Order from chaos? The effects of early labor market experiences on adult labor market outcomes
This paper examines the consequences of initial periods of "churning" or "mobility" in the labor market, to help assess whether faster transitions to stable employment relationships-as envisioned by advocates of school-to-work programs-would be likely to lead to better adult labor market outcomes. An analysis of National Longitudinal Survey of Youth data for the years 1979-92 yields modest evidence, at best, linking early job market stability to better labor market outcomes. The authors find that for both genders, adult labor market outcomes (defined as of the late 20s or early to mid-30s) are for the most part unrelated to early labor market experiences. This evidence does not support efforts to explicitly target the school-to-work transition, insofar as doing so implies changing the structure of youth labor markets so that workers form earlier and firmer attachments to employers, industries, or occupations. (Abstract courtesy JSTOR.)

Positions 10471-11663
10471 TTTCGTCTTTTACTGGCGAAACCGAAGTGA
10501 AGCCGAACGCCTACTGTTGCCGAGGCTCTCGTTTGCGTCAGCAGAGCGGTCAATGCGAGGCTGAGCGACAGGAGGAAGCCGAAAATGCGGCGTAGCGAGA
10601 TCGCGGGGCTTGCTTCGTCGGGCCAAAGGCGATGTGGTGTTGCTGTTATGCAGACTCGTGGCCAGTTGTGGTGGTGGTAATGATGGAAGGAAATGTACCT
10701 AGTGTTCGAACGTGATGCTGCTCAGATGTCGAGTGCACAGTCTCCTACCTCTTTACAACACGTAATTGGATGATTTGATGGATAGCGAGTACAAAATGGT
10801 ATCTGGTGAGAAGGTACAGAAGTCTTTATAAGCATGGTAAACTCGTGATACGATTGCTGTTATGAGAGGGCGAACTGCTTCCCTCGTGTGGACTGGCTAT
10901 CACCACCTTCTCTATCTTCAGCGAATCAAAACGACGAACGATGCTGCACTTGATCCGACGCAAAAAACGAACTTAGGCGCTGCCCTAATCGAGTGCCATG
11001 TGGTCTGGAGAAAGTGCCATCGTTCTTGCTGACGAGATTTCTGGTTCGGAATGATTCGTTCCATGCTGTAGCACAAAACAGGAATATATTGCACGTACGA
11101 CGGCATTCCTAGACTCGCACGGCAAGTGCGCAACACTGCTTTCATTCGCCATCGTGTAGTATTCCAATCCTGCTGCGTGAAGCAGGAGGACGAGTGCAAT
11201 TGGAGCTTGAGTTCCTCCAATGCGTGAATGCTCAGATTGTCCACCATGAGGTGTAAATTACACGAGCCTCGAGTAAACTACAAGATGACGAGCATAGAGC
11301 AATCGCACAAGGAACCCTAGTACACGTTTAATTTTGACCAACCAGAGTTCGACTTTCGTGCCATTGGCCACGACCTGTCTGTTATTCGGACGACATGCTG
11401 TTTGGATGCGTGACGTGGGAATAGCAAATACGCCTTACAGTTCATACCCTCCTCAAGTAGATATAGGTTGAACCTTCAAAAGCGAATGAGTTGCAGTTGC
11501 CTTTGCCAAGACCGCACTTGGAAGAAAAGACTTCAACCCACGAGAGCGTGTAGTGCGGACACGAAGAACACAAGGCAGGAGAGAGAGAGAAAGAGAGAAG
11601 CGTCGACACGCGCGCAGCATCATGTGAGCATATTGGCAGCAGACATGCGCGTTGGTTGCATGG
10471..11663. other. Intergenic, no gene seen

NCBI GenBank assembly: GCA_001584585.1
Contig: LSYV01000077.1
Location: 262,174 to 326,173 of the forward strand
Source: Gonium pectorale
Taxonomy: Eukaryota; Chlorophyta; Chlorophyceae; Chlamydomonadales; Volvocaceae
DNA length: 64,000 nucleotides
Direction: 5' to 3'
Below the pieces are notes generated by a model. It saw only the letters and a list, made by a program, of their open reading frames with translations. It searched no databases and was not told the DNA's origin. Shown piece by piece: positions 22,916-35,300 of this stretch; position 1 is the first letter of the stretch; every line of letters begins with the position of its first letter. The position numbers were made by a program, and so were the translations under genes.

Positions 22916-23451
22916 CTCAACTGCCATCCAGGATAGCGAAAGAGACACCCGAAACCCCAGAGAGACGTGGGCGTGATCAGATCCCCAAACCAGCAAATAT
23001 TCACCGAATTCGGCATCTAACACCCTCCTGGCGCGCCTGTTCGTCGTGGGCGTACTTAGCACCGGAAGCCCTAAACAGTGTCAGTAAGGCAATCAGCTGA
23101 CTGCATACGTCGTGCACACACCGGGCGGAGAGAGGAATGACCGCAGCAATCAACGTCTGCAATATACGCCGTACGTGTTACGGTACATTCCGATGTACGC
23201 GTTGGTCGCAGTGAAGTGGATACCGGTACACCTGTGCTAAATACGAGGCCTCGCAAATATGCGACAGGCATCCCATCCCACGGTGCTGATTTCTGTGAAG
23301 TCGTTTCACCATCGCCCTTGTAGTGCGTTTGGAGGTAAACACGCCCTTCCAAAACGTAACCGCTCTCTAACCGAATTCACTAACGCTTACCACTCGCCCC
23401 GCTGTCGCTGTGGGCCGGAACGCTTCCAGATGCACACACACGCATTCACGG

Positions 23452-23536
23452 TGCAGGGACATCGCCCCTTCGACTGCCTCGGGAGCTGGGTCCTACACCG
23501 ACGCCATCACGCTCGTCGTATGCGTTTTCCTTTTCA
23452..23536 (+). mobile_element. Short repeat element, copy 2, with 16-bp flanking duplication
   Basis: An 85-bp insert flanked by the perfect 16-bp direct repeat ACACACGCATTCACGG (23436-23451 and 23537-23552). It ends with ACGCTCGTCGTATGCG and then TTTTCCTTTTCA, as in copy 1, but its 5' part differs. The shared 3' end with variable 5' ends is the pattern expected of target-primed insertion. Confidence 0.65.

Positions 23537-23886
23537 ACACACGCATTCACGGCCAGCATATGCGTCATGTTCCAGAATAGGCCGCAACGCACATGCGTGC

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Volume (Year): 51 (1998)
Issue (Month): 2 (January)
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